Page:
To Understand the Future of Work, Look to the Future of Benefits


Today’s workforce spans five generations with one in every four workers being over the age of 55—a substantial increase from one in seven in 1975—creating a greater need to adapt benefits to employees in differing life stages.  

In a virtual panel discussion co-hosted by the VSP Global Innovation Center (GIC) and Chicago-based healthcare innovation hub MATTER earlier this month,  Steven Collens, CEO of MATTER and the event’s moderator, joined VSP Global Innovation Center Head Ruth Yomtoubian, Kindbody Founding Physician and Chief Innovation Officer Dr. Fahimeh Sasan and VillageMD Chief Human Resources Officer Amy Smith to speak on how this increasingly diverse workforce is shaping the future of employee benefits. Here are three key takeaways from the discussion.

1. The transition to stage-of-life benefits is being driven by employers’ desire to maximize business value and employee retention along with the varied needs of a multigenerational workforce. 

“We’ve seen this change as a major undercurrent of the future of work,” said Yomtoubian. “But we often forget that the equation starts with employers and the way that they subsidize and support healthcare. A healthy employee means a healthy team and a healthy organization.” 

Citing the GIC’s most recent Futurist Report, The Future of Benefits, Yomtoubian pointed out three specific drivers behind the current shift in the benefits landscape: employers’ need for their employees to be healthy and productive, employee retention amidst a complex job market, and an increasingly multigenerational, multifaceted workforce. 
Stage-of-life benefit structures have also developed as a reaction to an increasingly connected and on-demand world where employees desire a more customized experience.
“The diversity of work experiences also ladders up to a different trend outside of healthcare,” Yomtoubian shared. “Consumers are used to having tailored, individualized, personalized experiences—so why shouldn’t they get personalized benefits based on something as simple as stage of life?”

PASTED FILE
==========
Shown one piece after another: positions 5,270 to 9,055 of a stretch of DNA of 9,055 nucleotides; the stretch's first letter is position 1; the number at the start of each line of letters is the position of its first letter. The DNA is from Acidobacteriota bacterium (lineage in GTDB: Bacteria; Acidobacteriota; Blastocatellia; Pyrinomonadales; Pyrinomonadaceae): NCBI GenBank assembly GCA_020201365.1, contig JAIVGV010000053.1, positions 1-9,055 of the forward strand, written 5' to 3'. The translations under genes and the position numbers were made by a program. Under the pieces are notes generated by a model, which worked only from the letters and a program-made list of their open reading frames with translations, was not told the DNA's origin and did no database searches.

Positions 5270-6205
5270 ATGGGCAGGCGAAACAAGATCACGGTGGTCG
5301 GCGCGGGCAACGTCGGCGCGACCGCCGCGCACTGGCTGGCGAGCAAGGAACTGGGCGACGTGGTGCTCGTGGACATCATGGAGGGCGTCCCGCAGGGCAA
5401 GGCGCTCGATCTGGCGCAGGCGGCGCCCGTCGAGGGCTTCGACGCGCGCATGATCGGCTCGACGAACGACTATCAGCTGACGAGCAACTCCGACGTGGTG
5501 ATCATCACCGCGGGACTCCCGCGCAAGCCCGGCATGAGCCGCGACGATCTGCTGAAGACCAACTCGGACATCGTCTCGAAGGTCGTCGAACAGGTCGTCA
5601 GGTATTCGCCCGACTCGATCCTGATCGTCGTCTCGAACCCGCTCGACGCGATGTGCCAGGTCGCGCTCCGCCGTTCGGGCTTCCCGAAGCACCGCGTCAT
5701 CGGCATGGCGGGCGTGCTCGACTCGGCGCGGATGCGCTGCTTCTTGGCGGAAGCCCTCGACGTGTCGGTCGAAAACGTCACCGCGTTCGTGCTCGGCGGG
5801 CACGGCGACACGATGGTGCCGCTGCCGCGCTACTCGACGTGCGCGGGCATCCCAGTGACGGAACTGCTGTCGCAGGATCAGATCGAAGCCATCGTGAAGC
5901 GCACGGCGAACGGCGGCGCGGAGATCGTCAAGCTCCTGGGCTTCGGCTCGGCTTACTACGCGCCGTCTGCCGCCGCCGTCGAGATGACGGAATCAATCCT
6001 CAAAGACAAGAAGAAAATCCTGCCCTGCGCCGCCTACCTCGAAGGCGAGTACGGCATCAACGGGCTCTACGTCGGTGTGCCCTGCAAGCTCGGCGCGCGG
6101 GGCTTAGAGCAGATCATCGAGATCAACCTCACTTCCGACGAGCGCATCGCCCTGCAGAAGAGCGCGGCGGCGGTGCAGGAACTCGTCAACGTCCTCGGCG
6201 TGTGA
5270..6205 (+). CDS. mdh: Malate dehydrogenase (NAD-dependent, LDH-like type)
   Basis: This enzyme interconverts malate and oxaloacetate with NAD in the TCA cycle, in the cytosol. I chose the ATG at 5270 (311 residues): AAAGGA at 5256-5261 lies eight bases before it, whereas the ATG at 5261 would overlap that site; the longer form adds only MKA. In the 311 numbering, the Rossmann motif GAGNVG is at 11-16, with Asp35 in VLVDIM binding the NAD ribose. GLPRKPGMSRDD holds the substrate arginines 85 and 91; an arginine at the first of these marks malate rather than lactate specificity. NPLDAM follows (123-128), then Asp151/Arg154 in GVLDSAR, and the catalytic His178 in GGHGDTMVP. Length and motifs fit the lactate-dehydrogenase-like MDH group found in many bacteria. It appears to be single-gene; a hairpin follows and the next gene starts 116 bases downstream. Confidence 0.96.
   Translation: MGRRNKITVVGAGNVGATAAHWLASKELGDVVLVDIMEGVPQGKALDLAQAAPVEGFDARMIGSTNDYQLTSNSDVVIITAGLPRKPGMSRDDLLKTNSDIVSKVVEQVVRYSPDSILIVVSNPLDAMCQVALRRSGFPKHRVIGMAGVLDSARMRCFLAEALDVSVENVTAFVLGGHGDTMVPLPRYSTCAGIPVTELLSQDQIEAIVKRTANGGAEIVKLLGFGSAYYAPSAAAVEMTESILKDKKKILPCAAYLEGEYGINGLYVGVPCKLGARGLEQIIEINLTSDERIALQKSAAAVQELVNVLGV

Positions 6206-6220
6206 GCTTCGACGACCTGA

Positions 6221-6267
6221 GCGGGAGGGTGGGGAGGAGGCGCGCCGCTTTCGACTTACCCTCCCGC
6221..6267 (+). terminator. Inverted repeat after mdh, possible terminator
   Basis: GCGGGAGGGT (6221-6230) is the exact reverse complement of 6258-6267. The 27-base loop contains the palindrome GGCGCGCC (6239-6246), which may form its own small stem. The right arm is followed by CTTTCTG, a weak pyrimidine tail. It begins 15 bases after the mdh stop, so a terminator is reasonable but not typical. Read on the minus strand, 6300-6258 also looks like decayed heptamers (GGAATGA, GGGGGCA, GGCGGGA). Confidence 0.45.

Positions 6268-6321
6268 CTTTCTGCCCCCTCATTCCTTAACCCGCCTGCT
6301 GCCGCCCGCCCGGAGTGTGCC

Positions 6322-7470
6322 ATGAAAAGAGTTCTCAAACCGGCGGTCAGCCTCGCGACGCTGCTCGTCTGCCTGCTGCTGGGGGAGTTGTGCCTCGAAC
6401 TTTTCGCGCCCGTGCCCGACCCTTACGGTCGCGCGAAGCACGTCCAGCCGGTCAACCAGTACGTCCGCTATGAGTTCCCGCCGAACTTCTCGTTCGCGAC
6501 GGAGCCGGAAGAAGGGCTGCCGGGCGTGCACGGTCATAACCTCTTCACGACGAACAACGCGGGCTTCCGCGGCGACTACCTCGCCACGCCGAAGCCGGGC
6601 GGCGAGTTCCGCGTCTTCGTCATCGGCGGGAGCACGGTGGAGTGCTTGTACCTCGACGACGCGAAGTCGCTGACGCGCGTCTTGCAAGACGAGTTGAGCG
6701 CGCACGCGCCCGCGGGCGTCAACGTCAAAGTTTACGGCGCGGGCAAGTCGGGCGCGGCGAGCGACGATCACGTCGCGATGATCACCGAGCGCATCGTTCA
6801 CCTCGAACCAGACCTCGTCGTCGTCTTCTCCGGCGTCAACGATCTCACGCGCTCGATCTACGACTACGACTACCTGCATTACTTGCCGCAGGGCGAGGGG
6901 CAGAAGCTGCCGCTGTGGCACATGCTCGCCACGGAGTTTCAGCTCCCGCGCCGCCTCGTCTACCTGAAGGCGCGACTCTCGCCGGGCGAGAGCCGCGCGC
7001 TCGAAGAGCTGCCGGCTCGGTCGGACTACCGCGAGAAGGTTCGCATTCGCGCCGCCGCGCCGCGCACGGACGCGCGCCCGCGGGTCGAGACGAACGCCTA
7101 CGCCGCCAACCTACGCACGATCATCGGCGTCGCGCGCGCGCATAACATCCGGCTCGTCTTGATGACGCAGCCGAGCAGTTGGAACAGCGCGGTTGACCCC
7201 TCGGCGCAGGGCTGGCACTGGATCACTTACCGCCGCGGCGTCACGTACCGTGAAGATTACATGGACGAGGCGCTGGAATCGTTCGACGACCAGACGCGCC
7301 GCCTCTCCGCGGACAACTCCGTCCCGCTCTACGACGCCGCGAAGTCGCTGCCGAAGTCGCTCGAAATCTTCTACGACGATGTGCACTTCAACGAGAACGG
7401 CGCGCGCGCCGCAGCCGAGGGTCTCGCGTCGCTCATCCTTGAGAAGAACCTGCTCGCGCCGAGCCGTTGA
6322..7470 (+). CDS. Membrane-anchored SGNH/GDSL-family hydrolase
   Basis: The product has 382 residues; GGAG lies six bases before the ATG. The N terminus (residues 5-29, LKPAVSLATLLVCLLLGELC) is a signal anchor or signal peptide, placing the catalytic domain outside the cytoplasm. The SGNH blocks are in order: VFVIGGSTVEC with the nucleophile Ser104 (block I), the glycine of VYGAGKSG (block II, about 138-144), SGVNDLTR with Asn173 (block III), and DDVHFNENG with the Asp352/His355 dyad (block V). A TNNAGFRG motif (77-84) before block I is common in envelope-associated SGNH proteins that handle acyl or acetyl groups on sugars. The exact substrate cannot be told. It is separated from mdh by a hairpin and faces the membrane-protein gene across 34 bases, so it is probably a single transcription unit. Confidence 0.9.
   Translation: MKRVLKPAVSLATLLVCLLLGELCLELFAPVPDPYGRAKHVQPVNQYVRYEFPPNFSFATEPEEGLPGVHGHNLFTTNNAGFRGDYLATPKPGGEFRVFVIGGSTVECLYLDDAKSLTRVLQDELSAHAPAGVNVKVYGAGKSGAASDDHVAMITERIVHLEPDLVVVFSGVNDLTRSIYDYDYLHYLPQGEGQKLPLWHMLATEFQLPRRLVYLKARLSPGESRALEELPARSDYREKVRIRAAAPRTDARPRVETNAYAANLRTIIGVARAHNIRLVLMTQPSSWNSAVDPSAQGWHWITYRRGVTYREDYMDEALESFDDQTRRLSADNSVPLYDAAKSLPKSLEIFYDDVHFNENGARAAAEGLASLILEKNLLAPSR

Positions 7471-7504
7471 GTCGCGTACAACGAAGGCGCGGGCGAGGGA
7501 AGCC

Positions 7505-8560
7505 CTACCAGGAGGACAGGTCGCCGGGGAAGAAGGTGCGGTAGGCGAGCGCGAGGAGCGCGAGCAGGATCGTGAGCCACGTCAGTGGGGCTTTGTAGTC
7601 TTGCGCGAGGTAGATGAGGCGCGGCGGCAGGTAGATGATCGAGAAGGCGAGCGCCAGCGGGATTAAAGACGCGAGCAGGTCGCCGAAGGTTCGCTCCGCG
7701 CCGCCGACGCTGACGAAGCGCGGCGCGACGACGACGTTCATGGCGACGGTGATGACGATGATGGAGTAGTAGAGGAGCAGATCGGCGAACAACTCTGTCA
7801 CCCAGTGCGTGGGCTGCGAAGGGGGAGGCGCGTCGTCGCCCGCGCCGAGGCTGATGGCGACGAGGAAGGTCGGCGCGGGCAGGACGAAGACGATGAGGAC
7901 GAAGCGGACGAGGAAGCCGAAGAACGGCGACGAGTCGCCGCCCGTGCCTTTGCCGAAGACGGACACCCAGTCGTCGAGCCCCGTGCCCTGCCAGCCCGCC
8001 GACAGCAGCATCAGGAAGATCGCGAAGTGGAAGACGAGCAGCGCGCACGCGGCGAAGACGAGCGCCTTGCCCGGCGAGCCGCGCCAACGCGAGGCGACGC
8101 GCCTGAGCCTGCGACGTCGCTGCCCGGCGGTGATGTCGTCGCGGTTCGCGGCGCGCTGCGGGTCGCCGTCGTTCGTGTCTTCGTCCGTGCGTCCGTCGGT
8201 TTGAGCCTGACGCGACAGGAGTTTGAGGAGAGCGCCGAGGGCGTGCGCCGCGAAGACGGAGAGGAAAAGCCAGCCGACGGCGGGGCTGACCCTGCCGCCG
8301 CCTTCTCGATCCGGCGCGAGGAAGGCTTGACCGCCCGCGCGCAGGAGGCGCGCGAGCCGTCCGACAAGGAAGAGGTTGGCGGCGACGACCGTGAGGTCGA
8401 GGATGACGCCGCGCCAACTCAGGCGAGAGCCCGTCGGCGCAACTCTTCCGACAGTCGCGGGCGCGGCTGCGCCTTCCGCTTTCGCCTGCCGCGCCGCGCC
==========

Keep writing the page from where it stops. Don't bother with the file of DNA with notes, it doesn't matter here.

2. Innovation within the benefits space is opening access for more people to receive specialized healthcare benefits that better contribute to their overall health.  

In the face of these changes, employers are reconsidering their approach and recalibrating their offerings. Clinical network Village MD, for example, takes a value-based approach that views each employee as a whole person. As a result, the company has identified specialty benefits tailored to its employees’ specific needs, which ultimately contributes to their overall health.  

 “A lot of the things that we look at as we think about specialty benefits— whether that’s any of the various offerings that pertain to wellness, fertility benefits, financial or legal support, or any additional benefits that contribute to the overall well-being an individual—they’re links to what we do from a value-based perspective to drive better health outcomes,” Smith said. 

This idea of providing stage-of-life benefits allows employees to tap into a menu of options designed to support their unique needs while allowing the organization to better fulfill its own mission.  

“When we look at how we’re structured, we take that approach and that links up to our mission in terms of driving overall, better outcomes, more accessibility, more equity at a lower cost,” Smith said.  

Likewise, within the fertility space, innovation has led to increased accessibility. Recent WHO data indicates that one out of every six adults are impacted by fertility issues. Historically, however, access to fertility care was limited by high costs. As companies, like Kindbody, seek to provide this care through benefits, more people are able to make fertility care a part of their family planning process. 

“These benefits are no longer just a nice-to-have and because such a large portion of the population is being impacted by fertility either directly or indirectly, or their desire to have the perfect family, it’s no longer a nice-to have but a mainstay and very quickly is becoming one of the standard mandatory benefits,” said Sasan.  

3. Innovation around benefits will continue to improve access to health care and ultimately produce better health outcomes for employees  

“All of these trends and shifts are indicators of what is to come. Rising tides lift all boats and that’s very much the case when it comes to benefits. This conversation has become louder because of the entrance of new startups and that has been great for the overall health system,” Yomtoubian said.  

As the benefits space continues to evolve and employers recalibrate offerings and systems of delivery, the collective efforts will provide individuals with better options and an improved benefits experience. Along with the future of work, innovations across benefits will continue to improve overall health and make changes at scale allowing for employers and employees alike to maximize their benefits.   

You can watch the entire discussion here

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